Alison Yin for EdSource
Students at UC Berkeley this spring. The campus has one of the lowest admission rates in the UC system.

The University of California offered freshmen admission for the upcoming fall to an increasing number of students from other states and nations despite political controversy and its own efforts to cap the ranks of non-residents starting next year.

The admission offers to Californians declined slightly but university officials said they still expect a rise in the number of state residents who will enroll for the 2017-18 school year and not much change in the ranks of students from elsewhere.

University statistics released Thursday show 69,972 in-state students were offered admission to at least one of the UC system’s  nine undergraduate campuses, a 1.7 percent decline from last year when there were large increases in Californians’ admissions and enrollments.  Meanwhile, 36,039 non-Californians were offered freshman admission for the upcoming fall, about a 4 percent rise from last year.

UC officials say they won’t know until the fall how many students in either category will actually enroll at the university system or decide to attend college elsewhere. But they say that UC remains on track with the three-year, state-funded plan to enroll 10,000 additional California undergraduates — both freshmen and transfers — by fall 2018. They say they expect to add 2,500 California residents in the fall, about two-thirds of them freshmen. Last year UC beat its enrollment target of 5,000 additional Californians.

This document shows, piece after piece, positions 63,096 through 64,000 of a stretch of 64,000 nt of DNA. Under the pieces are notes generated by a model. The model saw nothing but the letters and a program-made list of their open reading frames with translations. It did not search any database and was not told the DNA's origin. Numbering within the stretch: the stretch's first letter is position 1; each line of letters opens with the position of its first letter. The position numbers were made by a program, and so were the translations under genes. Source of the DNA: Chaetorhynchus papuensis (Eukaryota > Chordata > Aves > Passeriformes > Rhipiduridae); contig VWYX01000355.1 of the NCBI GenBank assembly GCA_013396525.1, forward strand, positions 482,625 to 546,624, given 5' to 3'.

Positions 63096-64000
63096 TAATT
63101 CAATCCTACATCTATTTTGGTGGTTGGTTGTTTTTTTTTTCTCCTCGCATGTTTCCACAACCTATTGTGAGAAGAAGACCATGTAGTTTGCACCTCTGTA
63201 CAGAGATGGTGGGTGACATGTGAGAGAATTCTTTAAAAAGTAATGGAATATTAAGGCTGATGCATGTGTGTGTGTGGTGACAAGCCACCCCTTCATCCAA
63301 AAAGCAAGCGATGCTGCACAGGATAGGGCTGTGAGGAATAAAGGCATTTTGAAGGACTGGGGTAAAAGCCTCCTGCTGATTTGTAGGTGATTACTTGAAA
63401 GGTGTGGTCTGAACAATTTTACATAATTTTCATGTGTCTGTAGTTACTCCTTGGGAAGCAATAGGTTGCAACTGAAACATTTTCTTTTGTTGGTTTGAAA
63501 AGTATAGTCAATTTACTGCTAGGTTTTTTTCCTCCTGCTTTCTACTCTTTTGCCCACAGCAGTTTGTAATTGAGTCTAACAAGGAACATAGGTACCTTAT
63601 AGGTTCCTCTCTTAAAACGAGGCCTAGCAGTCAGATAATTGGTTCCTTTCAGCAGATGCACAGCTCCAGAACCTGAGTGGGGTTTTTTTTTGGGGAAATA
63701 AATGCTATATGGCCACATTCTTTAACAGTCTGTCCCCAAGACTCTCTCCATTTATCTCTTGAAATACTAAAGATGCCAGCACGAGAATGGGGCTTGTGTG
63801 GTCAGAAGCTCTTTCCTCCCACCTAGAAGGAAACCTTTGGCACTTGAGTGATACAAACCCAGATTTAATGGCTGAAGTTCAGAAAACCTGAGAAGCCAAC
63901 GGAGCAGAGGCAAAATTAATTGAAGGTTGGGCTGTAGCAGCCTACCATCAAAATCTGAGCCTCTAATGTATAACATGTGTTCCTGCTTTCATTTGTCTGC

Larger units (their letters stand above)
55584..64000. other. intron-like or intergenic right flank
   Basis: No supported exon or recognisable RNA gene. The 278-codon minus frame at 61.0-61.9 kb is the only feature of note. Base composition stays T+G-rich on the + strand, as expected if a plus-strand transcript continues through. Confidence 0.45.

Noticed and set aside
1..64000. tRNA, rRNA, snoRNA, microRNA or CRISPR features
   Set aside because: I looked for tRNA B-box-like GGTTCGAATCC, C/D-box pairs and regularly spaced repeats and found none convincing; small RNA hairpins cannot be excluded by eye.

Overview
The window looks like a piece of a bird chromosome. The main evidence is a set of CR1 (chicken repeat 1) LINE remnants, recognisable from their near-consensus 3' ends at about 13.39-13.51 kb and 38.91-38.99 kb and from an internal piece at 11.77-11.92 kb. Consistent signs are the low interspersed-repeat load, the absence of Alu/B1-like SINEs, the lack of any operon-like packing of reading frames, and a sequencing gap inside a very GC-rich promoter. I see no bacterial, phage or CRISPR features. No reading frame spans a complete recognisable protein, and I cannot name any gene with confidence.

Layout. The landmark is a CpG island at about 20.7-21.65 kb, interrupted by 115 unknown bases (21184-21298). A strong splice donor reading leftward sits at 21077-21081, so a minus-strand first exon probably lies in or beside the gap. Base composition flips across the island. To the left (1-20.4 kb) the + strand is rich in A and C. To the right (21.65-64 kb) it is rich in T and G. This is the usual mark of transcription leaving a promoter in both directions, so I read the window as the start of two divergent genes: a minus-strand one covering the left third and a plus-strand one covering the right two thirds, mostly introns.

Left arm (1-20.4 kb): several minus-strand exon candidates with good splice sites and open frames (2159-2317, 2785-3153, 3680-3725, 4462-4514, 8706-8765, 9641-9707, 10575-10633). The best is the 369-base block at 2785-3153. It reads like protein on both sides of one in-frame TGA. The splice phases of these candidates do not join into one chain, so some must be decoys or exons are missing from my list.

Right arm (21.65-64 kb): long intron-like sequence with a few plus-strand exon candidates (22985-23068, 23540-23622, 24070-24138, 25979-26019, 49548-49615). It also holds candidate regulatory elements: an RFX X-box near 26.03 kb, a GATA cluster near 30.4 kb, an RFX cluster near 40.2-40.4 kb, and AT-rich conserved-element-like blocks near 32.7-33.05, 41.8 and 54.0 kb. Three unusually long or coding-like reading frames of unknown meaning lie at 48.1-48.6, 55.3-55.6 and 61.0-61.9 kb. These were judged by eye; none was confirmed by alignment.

UC “is making excellent progress” toward reaching the 10,000 goal,” Stephen Handel, UC’s associate vice president of undergraduate admissions, told reporters in a telephone conference Thursday. And while the upcoming gains appear “more modest” than last year’s, “looking back one year I don’t think tells the entire story,” he added.

The number of students studying at UC from other states and nations skyrocketed in the past decade, from about 5 percent in 2006 to 16.5 percent of all 210,170 undergraduates in the school year just ended.  Those students pay much higher tuition than in-staters and those revenues are coveted by the campuses.

But with California parents fearing their children were being squeezed out, the legislature last year threatened to reduce funding if the university did not move to limit out-of-state enrollment.  UC denied that any qualified Californians were being pushed out yet in May adopted caps that will go into effect in 2018 and allow some campuses to add non-residents while freezing others.

Clearly sensitive about the topic, UC officials’ announcement Thursday about the statistics emphasized that UC admissions offers to California resident freshmen have increased by 13.2 percent since fall 2015.

For would-be freshmen from California, UCLA once again was the hardest nut to crack, with only 14.6 percent of its 63,516 in-state applicants accepted. Next was Berkeley, admitting 19.7 percent of its 49,280 in-state applicants. Then came San Diego, 31.3 percent; Santa Barbara, 31.7; Irvine, 33.4; Davis, 35.9; Santa Cruz, 45.1; Riverside, 57.2; and Merced, 74.3.